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Syracuse zoo welcomes birth of bison calf

By Eric Reinhardt

Date:

Bison calf Madison lays on the ground next to mother bison Sue at the Rosamond Gifford Zoo after Madison’s birth on Thursday. (Photo credit: Maria Simmons, director of marketing at Rosamond Gifford Zoo)

SYRACUSE, N.Y. — The Rosamond Gifford Zoo on Thursday welcomed a baby bison.

The mother bison, Sue, went into labor around 11 a.m. and the baby was born at about noon, the office of Onondaga County Executive J. Ryan McMahon II announced.

The calf is named Madison as part of the zoo’s “I Love New York” theme of naming new arrivals after New York cities and towns. Animal-care staff members are not yet sure of the baby’s gender, according to a county news release.

The calf is the second bison baby to be born at the zoo to Sue and male buffalo Harley. Sue had their first calf, Abigail, in 2017.

With several school field trips visiting the zoo Thursday, a small crowd gathered at the bison exhibit as onlookers realized an animal was giving birth. Zookeepers stood by observing from several vantage points, while a couple of keepers answered visitors’ questions.

The birth represents “another achievement” for the zoo, McMahon said in the news release.

“Our zoo is doing great things to help save endangered species, and this bison calf is one more success story,” McMahon said in the release. “My congratulations go out to zoo leadership, the animal care staff and the Cornell University Veterinary team that assists in medical care at the zoo.”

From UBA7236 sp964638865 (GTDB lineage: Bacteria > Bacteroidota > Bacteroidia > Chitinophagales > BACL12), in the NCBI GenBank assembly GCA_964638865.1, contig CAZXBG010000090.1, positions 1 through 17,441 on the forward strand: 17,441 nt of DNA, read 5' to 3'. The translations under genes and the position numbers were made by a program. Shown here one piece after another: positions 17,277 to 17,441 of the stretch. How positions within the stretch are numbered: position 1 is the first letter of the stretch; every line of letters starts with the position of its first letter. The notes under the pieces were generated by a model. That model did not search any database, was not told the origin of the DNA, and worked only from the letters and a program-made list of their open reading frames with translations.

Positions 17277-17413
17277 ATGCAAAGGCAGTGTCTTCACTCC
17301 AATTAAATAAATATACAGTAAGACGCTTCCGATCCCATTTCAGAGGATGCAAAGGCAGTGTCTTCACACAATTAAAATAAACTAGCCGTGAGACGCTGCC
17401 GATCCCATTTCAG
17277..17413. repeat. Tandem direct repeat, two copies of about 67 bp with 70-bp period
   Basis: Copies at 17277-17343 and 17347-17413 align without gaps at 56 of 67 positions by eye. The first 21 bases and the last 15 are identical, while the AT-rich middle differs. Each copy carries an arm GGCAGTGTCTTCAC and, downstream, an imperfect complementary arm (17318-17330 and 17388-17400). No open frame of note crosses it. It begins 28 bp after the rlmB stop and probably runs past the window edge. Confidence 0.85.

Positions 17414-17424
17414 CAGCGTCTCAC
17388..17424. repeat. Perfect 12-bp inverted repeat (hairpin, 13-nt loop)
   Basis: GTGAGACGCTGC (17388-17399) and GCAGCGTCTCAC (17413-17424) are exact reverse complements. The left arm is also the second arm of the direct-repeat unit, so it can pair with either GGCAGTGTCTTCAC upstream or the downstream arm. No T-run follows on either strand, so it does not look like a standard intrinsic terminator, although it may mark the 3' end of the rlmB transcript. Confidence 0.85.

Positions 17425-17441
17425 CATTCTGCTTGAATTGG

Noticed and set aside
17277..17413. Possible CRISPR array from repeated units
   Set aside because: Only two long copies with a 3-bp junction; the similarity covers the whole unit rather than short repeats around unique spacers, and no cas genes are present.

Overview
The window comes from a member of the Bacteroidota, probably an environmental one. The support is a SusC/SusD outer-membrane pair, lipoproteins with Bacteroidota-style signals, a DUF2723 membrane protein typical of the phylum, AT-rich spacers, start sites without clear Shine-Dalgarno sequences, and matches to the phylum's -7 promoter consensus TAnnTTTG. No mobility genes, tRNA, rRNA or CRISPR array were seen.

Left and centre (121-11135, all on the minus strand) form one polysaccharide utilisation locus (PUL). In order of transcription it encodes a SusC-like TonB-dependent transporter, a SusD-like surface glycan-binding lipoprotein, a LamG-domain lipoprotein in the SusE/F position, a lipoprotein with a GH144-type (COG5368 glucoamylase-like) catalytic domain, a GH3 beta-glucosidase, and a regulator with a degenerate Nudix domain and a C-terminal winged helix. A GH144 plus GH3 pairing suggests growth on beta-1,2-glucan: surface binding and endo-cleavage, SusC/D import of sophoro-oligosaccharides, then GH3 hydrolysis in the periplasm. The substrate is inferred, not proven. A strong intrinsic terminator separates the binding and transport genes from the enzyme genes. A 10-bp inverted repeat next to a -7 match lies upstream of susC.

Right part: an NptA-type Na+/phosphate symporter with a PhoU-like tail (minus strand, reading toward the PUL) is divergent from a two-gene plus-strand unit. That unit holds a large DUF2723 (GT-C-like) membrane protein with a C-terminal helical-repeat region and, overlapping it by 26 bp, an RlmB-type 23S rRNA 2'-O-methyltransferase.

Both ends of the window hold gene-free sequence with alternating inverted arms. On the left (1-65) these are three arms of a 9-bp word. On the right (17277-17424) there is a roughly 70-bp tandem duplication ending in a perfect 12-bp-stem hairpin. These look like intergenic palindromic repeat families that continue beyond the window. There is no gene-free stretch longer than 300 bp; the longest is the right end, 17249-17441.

The Rosamond Gifford Zoo participates in several species survival plans for breeding endangered animals in human care through the Silver Spring, Maryland–based Association of Zoos & Aquariums (AZA). It is one of 233 institutions accredited by AZA, which requires its members to meet the highest standards of animal care, wildlife conservation, education and guest experience.

About bison

American bison once numbered in the millions, but bison came close to extinction by 1900, when only about 1,000 remained. Conservation efforts led by the Bronx Zoo have restored the population to about 500,000 bison in zoos, preserves, and protected parklands, per the release.

President Barack Obama on May 9, 2016 signed a law designating the American bison as the U.S. national mammal.

“With this second bison birth, we are doing our part to contribute to the health of this species,” Rosamond Gifford Zoo Director Ted Fox said in the release. “It is a great experience to participate in the conservation of this iconic animal.”

Several visitors referred to the bison as “buffalo,” but only bison are native to North and South America as well as Europe. Many people confuse the two species of hoofed mammal, but buffalo only reside in Africa and Asia, Fox noted.

Contact Reinhardt at ereinhardt@cnybj.com

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